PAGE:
The ideas range from ensuring that one hand is always left free for steering and restricting the entry of text, such as an address, unless the your car is in park, to limiting in-dash text prompts to "no more than 30 characters of text unrelated to the driving task" so that your eyes can't wander off of the road for too long. Passengers, of course, would be free to do whatever they wish. Vehicles under 10,000 pounds are said to be the primary focus, with the NHTSA noting that electronic warning systems will not be on the radar as they intend to help drivers, well, drive. Before the proposal spins into action, beginning in March it will be up for public comment for 60 days L.A., Washington D.C. and Chicago. Depending on how the phase one guidelines pan out, phase two will focus on devices brought into vehicles, like cellphones, while phase three would set its sights on voice controls. If you're curious about all of the specifics, you'll find more info in the press release after the break and the full proposal draft at the source link below.
Proposed recommendations would encourage manufacturers to develop "less distracting" in-vehicle electronic devices
WASHINGTON – U.S. Transportation Secretary Ray LaHood today announced the first-ever federally proposed guidelines to encourage automobile manufacturers to limit the distraction risk for in-vehicle electronic devices. The proposed voluntary guidelines would apply to communications, entertainment, information gathering and navigation devices or functions that are not required to safely operate the vehicle.
Issued by the Department's National Highway Traffic Safety Administration (NHTSA), the guidelines would establish specific recommended criteria for electronic devices installed in vehicles at the time they are manufactured that require visual or manual operation by drivers. The announcement of the guidelines comes just days after President Obama's FY 2013 budget request, which includes $330 million over six years for distracted driving programs that increase awareness of the issue and encourage stakeholders to take action.
"Distracted driving is a dangerous and deadly habit on America's roadways – that's why I've made it a priority to encourage people to stay focused behind the wheel," said Secretary LaHood. "These guidelines are a major step forward in identifying real solutions to tackle the issue of distracted driving for drivers of all ages."
Geared toward light vehicles (cars, SUVs, pickup trucks, minivans, and other vehicles rated at not more than 10,000 pounds gross vehicle weight), the guidelines proposed today are the first in a series of guidance documents NHTSA plans to issue to address sources of distraction that require use of the hands and/or diversion of the eyes from the primary task of driving.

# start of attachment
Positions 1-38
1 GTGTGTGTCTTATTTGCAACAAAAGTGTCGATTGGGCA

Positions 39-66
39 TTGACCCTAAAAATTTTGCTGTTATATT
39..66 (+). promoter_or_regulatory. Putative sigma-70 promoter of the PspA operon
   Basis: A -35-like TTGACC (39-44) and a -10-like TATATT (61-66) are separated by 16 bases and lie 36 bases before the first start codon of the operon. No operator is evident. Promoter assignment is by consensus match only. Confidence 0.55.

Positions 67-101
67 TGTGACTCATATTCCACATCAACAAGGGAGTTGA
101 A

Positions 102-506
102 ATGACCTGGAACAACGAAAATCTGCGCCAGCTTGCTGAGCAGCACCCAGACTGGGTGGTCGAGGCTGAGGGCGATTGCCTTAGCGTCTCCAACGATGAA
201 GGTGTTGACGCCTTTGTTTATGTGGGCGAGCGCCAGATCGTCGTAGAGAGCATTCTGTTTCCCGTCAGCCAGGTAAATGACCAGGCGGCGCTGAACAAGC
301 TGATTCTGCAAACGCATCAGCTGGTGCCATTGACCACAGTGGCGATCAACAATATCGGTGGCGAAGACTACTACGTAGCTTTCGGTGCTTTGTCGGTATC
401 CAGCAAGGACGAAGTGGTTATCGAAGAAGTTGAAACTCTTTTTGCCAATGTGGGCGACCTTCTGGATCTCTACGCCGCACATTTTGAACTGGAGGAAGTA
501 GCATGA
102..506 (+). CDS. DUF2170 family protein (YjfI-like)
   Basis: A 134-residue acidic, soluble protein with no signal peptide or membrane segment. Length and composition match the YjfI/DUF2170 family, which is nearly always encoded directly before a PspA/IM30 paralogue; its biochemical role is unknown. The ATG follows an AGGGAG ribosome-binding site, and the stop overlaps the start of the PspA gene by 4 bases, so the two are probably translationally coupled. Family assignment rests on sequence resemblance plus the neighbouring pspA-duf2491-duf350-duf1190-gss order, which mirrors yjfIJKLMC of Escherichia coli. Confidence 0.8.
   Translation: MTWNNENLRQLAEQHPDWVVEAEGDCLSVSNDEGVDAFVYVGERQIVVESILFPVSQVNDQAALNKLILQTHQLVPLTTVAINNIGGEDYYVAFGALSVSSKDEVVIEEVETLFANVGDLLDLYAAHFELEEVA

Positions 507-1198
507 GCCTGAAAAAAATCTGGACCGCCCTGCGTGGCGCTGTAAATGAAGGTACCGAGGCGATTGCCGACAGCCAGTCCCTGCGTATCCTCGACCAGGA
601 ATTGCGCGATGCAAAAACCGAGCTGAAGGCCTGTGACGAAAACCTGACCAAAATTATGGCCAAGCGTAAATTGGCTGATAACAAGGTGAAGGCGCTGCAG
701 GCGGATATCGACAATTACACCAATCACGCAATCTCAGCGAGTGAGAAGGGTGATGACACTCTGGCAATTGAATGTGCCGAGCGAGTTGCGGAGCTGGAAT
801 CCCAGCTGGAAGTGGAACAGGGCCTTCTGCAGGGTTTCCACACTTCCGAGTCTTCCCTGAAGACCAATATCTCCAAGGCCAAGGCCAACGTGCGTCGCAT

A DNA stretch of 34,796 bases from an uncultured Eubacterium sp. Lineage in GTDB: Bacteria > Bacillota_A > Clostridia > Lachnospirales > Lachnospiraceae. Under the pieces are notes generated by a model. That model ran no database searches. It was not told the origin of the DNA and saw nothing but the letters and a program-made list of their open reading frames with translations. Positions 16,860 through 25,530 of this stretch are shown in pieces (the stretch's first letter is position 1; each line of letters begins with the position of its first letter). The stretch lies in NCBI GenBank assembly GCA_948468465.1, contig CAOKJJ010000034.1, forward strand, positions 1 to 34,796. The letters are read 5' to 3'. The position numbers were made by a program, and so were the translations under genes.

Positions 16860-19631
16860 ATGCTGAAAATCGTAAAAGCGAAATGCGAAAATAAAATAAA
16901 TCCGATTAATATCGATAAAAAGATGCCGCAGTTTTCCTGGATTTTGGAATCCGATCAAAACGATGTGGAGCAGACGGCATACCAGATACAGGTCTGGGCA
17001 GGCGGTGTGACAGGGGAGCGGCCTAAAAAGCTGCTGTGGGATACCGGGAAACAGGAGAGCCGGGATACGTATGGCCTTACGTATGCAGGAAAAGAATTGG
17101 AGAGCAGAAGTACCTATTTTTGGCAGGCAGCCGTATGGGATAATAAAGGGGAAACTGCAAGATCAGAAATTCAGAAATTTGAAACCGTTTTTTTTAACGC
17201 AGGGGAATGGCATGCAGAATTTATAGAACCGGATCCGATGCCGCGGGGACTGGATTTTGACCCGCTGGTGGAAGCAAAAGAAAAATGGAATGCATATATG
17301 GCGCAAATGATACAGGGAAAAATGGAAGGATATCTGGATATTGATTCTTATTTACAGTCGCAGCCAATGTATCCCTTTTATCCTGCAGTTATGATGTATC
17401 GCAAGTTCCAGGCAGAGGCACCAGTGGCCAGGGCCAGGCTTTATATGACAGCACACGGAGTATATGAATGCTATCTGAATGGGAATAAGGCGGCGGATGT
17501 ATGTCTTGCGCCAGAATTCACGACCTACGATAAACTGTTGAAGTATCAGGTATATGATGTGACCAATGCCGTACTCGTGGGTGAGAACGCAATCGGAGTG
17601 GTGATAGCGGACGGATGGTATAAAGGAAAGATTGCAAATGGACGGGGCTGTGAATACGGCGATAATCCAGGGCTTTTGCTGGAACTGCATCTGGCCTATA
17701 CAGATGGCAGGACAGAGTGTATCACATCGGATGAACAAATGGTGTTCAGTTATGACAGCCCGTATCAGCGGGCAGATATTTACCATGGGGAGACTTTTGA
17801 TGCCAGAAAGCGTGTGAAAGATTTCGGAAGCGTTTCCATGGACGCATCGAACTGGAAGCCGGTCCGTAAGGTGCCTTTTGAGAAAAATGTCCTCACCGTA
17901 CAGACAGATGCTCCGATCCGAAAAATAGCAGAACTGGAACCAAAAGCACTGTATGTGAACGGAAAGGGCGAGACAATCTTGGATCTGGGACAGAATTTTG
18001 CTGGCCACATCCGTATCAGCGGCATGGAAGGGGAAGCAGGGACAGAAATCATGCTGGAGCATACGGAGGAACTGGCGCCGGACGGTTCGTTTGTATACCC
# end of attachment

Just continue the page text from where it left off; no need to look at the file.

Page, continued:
In particular, the Phase I proposed guidelines released today recommend criteria that manufacturers can use to ensure the systems or devices they provide in their vehicles are less likely to distract the driver with tasks not directly relevant to safely operating the vehicle, or cause undue distraction by engaging the driver's eyes or hands for more than a very limited duration while driving. Electronic warning system functions such as forward-collision or lane departure alerts would not be subject to the proposed guidelines, since they are intended to warn a driver of a potential crash and are not considered distracting devices.
"We recognize that vehicle manufacturers want to build vehicles that include the tools and conveniences expected by today's American drivers," said NHTSA Administrator David Strickland. "The guidelines we're proposing would offer real-world guidance to automakers to help them develop electronic devices that provide features consumers want-without disrupting a driver's attention or sacrificing safety."
The proposed Phase I distraction guidelines include recommendations to:
Reduce complexity and task length required by the device;
Limit device operation to one hand only (leaving the other hand to remain on the steering wheel to control the vehicle);
Limit individual off-road glances required for device operation to no more than two seconds in duration;
Limit unnecessary visual information in the driver's field of view;
Limit the amount of manual inputs required for device operation.
The proposed guidelines would also recommend the disabling of the following operations by in-vehicle electronic devices while driving, unless the devices are intended for use by passengers and cannot reasonably be accessed or seen by the driver, or unless the vehicle is stopped and the transmission shift lever is in park.
Visual-manual text messaging;
Visual-manual internet browsing;
Visual-manual social media browsing;
Visual-manual navigation system destination entry by address;
Visual-manual 10-digit phone dialing;
Displaying to the driver more than 30 characters of text unrelated to the driving task.
NHTSA is also considering future, Phase II proposed guidelines that might address devices or systems that are not built into the vehicle but are brought into the vehicle and used while driving, including aftermarket and portable personal electronic devices such as navigation systems, smart phones, electronic tablets and pads, and other mobile communications devices. A third set of proposed guidelines (Phase III) may address voice-activated controls to further minimize distraction in factory-installed, aftermarket, and portable devices.
The Phase I guidelines were published in today's Federal Register and members of the public will have the opportunity to comment on the proposal for 60 days. Final guidelines will be issued after the agency reviews and analyzes and responds to public input.
NHTSA will also hold public hearings on the proposed guidelines to solicit public comment. The hearings will take place in March and will be held in Los Angeles, Chicago, and Washington D.C